Just like in the coupe, the engine is matched up to a seven-speed manual transmission or an eight-speed automatic. The new eight-speed is a high-performance model developed specifically by GM for use with high-output engines. A version also resides under the skin of GM’s full-sized pickup trucks, but it doesn’t feel the least bit trucklike in the Corvette. It’s smooth as silk, with seriously quick shifts in either fully automatic or paddle-shifted modes. Depending on the mode you’ve selected, it can be either an eco-minded, early-shifting unit that keeps the V-8 on burble, or a super-aggressive, race-ready unit that keeps the V-8 on boil. The versatility is impressive, and the engine matches up well with either the coupe or the convertible.

The convertible really lends itself to the automatic, however. The coupe’s mission, first and foremost, is to be a sports car. With its Z51 adjustable suspension package, it goes from street to track with ease. You can get the Z51 on the convertible, but you’re not going to take a convertible on a track (most tracks require a roll bar if you have a soft-top). So the convertible’s mission is to be more of a street sports car. That means it’s just as likely to see traffic and low-speed cruise duty as it is a high-speed mountain canyon, making the automatic and base suspension better choices.

Regardless of transmission, cruising in the convertible at any speed is a remarkably serene experience. Wind buffeting is impressively absent — a testament to the car’s aerodynamic work — and even when temperatures dropped on my test drive, putting the windows up and pumping up the heat a bit kept me comfy in my shirtsleeves. The base suspension also matches up well with the convertible, with a supple and amazingly well-damped ride for a dedicated sports car, with no penalty in handling or steering sharpness. The ride and handling balance in the base Corvette is simply fantastic.

The audio highlight comes when the sonorous exhaust note reverberates off concrete freeway walls, echoes down to your ears from all sides, and encourages you to press harder, push faster and give the Vette some serious gas. You know the car is something special when you turn off the sound system to focus on driving, so as not to dilute the aural experience of that amazing pushrod V-8.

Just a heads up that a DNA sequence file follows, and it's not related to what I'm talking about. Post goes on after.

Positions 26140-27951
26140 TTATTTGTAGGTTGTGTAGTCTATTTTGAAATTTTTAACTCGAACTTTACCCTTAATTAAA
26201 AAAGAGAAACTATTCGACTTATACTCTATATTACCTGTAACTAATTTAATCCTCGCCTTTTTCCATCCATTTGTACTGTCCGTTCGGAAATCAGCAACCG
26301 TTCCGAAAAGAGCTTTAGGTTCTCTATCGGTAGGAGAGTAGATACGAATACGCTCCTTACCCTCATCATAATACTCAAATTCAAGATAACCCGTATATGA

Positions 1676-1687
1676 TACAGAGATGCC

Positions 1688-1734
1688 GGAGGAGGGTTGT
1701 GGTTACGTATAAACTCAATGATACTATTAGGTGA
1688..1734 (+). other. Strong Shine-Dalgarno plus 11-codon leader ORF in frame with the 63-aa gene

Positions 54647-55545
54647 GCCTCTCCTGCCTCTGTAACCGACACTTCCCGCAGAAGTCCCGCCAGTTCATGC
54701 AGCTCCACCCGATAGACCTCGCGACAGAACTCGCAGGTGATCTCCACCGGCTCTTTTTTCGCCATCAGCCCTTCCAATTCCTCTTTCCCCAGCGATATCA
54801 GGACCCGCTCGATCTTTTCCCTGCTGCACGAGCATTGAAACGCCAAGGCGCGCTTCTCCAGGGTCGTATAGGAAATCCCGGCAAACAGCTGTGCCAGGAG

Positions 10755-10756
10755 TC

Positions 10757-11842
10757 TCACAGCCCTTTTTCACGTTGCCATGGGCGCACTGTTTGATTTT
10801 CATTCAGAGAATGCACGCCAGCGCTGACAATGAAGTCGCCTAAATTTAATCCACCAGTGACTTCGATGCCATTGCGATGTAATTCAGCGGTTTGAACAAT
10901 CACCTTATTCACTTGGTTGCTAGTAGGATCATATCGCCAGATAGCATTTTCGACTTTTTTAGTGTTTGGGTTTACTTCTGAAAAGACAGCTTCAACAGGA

As in the coupe, there’s a Drive Mode Selector that allows you to choose between five settings, adjusting 12 attributes of the car to your environment. Tour is what most people will keep it in, but Sport opens up the exhaust pipes for a much more visceral sound. Track is best left for the track, as the harder suspension settings and throttle mapping make for unpleasant around-town driving. Eco maximizes cylinder deactivation when cruising — great if you want to save a little gas on a highway road trip. Weather helps you get around in rain or snow, optimizing traction control and stability program settings.

Each setting comes with a different display on the Corvette’s central gauge cluster and head-up display, providing different information to the driver. It borders on information overload, but younger buyers aren’t likely to be dissuaded by this kind of presentation.

Just as with the driving dynamics, the interior carries over from the coupe with few changes except the loss of the top. A hard tonneau cover with the Corvette logo now resides behind the seats, eliminating some storage room but opening up the Vette’s significantly improved cabin to the elements. Material quality is a world away from where the last-generation Corvette played, making all the Playskool jokes obsolete. Fully competitive materials abound, with genuine leather and real aluminum covering the seats, doors and dash. No longer do you sit in a Corvette and think, “This costs sixty grand?” It’s more spacious, more comfortable and feels like a proper brand halo.

It’s not perfect, though. The touch-pad buttons that open the doors, also used on the outside, may save weight and space, but they’re still awkward and unusual. The optional sport seats will be a bit too narrow for wider folks, but the base seats are plenty comfortable. Aside from those few minor quibbles, Chevrolet did a wonderful job updating the interior.

Ergonomics & Electronics
I’m still amazed at the electronics in the Corvette, despite them being two years old. The Vette features everything from Chevrolet’s latest MyLink system and newest head-up display on the windshield to a reconfigurable LCD replacing most gauges in front of the driver. MyLink is one of the better multimedia systems on the market, with clear and relatively intuitive operation and decent recognition of voice commands. Its speed of recognition can be finicky, however; one Corvette coupe I tested had interminably long processing times (push the voice command button, say your command and count to eight, then something happens).